Many people do their week’s grocery shopping on Saturday or Sunday, do not go to the store hungry or you will most certainly put things in your cart on impulse.

Keep healthy snacks on handy in the car
Whether you are traveling or running errands, carrying a healthy snack will keep you out of the drive-thru lane.

Keep a food journal
A journal will make you more mindful of what you are putting into your mouth. A recent study found that food journaling actually doubled weight-loss efforts!

Limit eating out
Try to avoid fast food all together. If you do eat out remember to eat reasonable portions and eat all your vegetables.

Limit your alcohol consumption
There are a lot of empty calories in alcohol. It also reduces your inhibitions to eat junk food AND makes you feel hungrier.

Plan to get some exercise
Schedule in exercise either one or both days. If you are away from home and no equipment is available simply put on your walking shoes and get moving!

After the weekend, reflect back…
o Which tactics above did you try? Did they work?
o What did you do well?
o Ask yourself: What can you do better next weekend?

Comments Off on >How weekend behavior affects weight loss

>How weekend behavior affects weight loss

Category : Healthy Eating

>Researchers at the Washington University School of Medicine in St. Louis studied how weekend behaviors affect weight loss.

The study involved 48 healthy adults aged 50 to 60 years. Prior to starting these programs all participants were found to consistently gain weight on weekends, but not weekdays! In fact, the average weekend weight gain would have led to an extra nine pounds over the course of one year.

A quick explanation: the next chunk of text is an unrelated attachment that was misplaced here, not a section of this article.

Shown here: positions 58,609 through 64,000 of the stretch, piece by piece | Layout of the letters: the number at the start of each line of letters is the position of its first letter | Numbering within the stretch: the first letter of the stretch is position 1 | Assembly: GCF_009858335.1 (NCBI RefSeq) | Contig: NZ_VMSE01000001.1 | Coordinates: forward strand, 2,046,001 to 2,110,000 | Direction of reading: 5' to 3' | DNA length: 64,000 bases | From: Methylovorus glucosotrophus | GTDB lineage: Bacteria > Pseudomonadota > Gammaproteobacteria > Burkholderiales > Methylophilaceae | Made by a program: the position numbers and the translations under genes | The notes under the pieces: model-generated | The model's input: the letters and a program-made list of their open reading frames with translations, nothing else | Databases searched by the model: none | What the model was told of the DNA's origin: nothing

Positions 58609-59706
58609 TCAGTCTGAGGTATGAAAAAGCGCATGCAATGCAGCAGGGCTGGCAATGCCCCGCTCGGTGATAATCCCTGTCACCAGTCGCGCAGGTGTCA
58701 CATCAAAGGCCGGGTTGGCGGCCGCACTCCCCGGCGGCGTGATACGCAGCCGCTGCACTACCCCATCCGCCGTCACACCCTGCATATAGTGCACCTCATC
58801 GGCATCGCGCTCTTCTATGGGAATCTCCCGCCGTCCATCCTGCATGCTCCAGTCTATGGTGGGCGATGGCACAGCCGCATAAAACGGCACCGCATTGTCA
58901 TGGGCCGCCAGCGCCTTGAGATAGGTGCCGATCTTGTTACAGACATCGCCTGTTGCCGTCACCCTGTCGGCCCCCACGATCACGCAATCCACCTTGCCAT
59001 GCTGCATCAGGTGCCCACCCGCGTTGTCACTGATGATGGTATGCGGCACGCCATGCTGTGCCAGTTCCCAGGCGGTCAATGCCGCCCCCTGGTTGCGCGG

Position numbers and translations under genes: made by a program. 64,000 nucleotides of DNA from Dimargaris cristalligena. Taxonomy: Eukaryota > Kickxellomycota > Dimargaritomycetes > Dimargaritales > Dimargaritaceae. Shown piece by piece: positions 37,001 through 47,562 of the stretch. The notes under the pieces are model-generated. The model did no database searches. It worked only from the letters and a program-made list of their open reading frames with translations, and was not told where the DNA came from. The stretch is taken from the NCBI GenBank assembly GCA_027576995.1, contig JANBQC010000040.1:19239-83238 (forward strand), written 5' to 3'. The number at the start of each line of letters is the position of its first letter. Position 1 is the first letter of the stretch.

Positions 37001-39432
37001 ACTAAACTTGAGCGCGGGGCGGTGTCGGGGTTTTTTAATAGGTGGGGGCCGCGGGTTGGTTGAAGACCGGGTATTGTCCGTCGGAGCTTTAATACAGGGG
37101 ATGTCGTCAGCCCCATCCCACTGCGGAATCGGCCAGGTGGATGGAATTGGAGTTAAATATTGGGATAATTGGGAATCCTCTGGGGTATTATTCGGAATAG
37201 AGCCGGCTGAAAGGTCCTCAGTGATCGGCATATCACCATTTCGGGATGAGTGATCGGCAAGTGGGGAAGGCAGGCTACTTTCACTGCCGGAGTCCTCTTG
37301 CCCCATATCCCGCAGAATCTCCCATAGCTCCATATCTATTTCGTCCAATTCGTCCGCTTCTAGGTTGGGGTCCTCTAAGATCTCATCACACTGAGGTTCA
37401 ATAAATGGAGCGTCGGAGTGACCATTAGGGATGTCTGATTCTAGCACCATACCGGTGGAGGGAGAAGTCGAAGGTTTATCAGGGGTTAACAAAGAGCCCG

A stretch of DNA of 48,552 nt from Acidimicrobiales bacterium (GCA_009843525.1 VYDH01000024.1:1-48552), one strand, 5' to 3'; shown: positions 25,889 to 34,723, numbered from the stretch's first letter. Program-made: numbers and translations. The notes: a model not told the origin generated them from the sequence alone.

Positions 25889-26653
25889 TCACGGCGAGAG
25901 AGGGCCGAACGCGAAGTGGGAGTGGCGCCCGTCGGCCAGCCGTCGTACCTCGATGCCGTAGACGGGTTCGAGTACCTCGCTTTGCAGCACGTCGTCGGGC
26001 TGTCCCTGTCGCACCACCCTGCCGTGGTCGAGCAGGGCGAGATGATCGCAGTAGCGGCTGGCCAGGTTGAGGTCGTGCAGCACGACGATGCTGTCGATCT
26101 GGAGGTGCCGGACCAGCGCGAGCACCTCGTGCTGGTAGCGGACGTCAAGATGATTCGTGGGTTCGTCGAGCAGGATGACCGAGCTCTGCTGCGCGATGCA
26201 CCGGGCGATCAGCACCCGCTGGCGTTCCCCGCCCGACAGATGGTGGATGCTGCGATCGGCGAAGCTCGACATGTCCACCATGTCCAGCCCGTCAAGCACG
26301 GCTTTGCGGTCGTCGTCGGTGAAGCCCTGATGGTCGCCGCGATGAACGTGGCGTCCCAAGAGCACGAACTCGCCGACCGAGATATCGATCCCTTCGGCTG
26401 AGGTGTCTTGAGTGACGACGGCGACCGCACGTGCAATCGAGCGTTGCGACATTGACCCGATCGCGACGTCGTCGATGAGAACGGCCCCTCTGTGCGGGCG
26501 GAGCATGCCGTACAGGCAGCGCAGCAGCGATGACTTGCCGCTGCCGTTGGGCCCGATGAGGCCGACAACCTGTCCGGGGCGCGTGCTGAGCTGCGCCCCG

The researchers divided the participants into 3 groups:
Group 1
(diet group) took in 20% fewer calories each day but didn’t change their activity level.
Group 2 (exercise group) increased their daily exercise regimen but didn’t change their diet, to have a comparable energy deficit as Group 1.
Group 3 (control group) did not change their diet or activity level.
What happened? During the year-long program both Group 1 and Group 2 did well during the week, however on weekends the diet group stopped losing weight and the exercise group gained weight due to higher calorie intake.

According to Susan B. Racette, PhD, assistant professor of physical therapy and medicine at the Washington University School of Medicine in St. Louis, “We thought weekends would present a problem for some people attempting to lose weight, but the consistency of our finding before and during the interventions was surprising. Subjects in the diet group lost weight during the week, but over the weekend, they stopped losing weight because they were eating more.”